OK, I’ll admit it. I still get excited when that first ski magazine of the season arrives in the mailbox. Even though it occurs in the late summer when most people are still planning barbecues, that arrival starts me thinking about winter and skiing.
Throughout the autumn months, additional issues of ski magazines build our anticipation for the ski season. They tease us with the latest equipment. They let us dream about exotic ski resorts. They even give us some tips to help us ski better in the upcoming season.
When I was younger I devoured each issue over and over. And in fact my career and move to Vermont were influenced by a ski magazine. When I was a senior at the University of New Hampshire I found a recruiting advertisement for IBM Burlington in a ski magazine. In effect it said, “Come work at our Burlington facility, there are 4 major ski areas within an hour’s drive.” That sounded good to me. I signed up for an interview through the University’s placement office and they rest, as they say, is history.
Last year I took advantage of the Vermont Ski and Snowboard Museum’s library to look through some old issues and found the ad that helped set my career and skiing paths. By the way the Museum has full sets of issues for both SKI and SKIING magazines as well as others. If you ever want to look up something you may remember from an old issue of a ski magazine, drop by the Museum and try out their library.
So when did the first ski magazine appear? Again we had no correct answers to the last trivia question. The oldest ski magazine is the appropriately named SKI magazine. The first issue was published in January 1936.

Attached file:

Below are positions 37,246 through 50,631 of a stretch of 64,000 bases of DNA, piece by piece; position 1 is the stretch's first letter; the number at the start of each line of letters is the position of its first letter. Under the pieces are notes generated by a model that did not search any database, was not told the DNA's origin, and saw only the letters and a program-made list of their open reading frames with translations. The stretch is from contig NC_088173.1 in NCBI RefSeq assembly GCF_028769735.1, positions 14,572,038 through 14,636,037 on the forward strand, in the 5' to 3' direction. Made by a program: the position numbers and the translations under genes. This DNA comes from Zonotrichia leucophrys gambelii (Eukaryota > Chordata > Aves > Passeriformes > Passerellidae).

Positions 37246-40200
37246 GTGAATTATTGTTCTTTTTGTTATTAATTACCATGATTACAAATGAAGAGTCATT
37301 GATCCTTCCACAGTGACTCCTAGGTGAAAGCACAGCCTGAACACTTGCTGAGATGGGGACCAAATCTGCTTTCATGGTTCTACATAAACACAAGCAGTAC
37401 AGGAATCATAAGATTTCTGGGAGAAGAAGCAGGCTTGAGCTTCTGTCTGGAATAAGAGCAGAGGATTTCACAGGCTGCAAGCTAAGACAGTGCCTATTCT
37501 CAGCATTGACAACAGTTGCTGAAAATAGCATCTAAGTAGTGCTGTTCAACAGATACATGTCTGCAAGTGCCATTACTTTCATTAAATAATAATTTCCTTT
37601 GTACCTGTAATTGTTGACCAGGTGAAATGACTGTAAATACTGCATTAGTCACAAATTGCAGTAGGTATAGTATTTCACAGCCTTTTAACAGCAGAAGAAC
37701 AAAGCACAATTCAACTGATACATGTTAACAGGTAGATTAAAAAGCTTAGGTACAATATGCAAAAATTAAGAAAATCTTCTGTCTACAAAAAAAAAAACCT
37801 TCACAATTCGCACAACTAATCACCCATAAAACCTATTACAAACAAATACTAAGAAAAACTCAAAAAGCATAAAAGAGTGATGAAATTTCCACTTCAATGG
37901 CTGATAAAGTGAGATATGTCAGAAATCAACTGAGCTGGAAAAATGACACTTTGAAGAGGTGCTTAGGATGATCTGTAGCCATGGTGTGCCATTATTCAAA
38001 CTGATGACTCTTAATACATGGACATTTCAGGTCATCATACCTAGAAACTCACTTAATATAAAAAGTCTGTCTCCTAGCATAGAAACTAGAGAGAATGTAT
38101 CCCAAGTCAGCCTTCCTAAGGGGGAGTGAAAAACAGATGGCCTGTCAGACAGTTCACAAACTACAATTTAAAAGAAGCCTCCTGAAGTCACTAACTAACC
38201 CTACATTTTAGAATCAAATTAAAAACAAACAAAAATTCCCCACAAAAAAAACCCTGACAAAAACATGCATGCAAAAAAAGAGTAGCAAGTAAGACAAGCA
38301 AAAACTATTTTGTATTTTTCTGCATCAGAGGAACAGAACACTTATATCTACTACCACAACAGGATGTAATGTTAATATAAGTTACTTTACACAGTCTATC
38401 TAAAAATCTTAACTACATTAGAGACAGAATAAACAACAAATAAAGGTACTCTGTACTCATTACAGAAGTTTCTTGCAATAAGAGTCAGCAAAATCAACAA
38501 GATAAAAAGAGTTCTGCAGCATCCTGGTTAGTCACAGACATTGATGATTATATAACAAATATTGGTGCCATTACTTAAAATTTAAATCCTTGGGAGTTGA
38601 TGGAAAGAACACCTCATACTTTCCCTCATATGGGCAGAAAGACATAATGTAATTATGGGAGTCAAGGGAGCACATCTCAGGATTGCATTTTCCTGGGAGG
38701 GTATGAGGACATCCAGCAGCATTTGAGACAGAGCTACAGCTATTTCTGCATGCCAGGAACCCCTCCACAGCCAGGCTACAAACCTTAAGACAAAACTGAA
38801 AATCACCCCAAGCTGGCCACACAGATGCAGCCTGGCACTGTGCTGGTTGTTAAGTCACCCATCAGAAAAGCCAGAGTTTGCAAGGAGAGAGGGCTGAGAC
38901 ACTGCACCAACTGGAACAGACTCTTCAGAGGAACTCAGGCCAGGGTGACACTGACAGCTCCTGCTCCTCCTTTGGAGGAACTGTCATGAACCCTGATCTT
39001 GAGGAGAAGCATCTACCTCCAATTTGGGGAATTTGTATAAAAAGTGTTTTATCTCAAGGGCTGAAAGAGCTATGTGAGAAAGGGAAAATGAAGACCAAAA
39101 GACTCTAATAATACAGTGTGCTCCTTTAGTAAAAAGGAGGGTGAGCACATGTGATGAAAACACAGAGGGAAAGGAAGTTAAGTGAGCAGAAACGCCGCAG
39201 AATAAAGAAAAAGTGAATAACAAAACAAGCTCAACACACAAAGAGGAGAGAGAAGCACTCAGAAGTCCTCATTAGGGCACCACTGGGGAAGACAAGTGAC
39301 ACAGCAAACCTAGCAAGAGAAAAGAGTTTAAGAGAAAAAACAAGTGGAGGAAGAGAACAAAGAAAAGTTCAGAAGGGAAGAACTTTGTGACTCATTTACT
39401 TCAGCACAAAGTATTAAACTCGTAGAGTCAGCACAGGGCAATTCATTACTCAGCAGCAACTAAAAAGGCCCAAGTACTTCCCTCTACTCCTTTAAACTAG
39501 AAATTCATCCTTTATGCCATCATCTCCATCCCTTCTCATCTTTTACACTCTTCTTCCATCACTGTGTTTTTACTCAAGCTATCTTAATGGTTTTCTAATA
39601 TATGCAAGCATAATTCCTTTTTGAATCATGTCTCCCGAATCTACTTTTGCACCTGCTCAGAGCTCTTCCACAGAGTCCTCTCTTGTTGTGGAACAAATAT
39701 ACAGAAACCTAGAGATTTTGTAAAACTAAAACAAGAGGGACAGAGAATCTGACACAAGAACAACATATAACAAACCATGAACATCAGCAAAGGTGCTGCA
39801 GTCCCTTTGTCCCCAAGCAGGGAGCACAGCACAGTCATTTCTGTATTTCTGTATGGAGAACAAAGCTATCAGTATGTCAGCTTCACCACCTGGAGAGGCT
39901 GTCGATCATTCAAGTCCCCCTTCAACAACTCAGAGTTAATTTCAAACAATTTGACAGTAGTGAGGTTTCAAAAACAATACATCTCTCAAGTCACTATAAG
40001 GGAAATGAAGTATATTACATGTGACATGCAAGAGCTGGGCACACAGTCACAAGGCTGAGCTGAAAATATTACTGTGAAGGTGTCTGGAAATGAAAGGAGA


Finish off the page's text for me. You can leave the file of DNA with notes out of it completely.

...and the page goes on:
SKI magazine originated in Seattle, Washington so it is not surprising that most of the articles in that first issue dealt with skiing in the Pacific Northwest. There were articles about Tacoma, Leavenworth, and the Wenatchee Valley. Remember this was before any lifts or official ski areas, so the articles described trips and trails available to those willing to climb. Although some Wenatchee skiers were already using airplanes to get them to the top – an early precursor of heli-skiing!
There were also articles on “Beginner’s Tips” and the upcoming 1936 Olympics. A couple of excerpts from the “Beginners Tips on Skiing and Clothing” show the differences between skiing then and now. “If falling is unavoidable, select the place if possible, crouch low and fall to rear and side.” Sounds like an ACL injury to me. “Three pairs of woolen socks should be worn to assure the maximum of foot comfort.” Well, there’s probably someone somewhere that still thinks that’s a good idea!
Perhaps more interesting than the articles are the 1936 advertisements. The most recognizable advertiser is Eddie Bauer where you could get laminated skis (state-of-the-art at that time) with bindings and poles for $17.95. Oh, they would also throw in climbing skins. Ski boots were $6.95 and Eddie Bauer parkas ranged from $4.95 – $7.50.
SKI magazine is still with us after 77 years. Along the way there has been some competition. SKIING magazine began in 1948. It went into an online-only mode a couple of years ago, but is now back in print with only 4 issues a year. Powder magazine started in 1972 making this year its 40th. I should also mention Backcountry magazine which began in 1994 and is now published by Jon Howard just over the notch from us in Jeffersonville.
Ski magazines are still a vital part of getting psyched for the ski season. I prefer the printed versions of ski magazines even though I generally appreciate our modern technology that makes everything available online. Of course I have a hard time throwing them out so they tend to pile up, but you never know when you might need to look up the rating on those Volkl Shiros!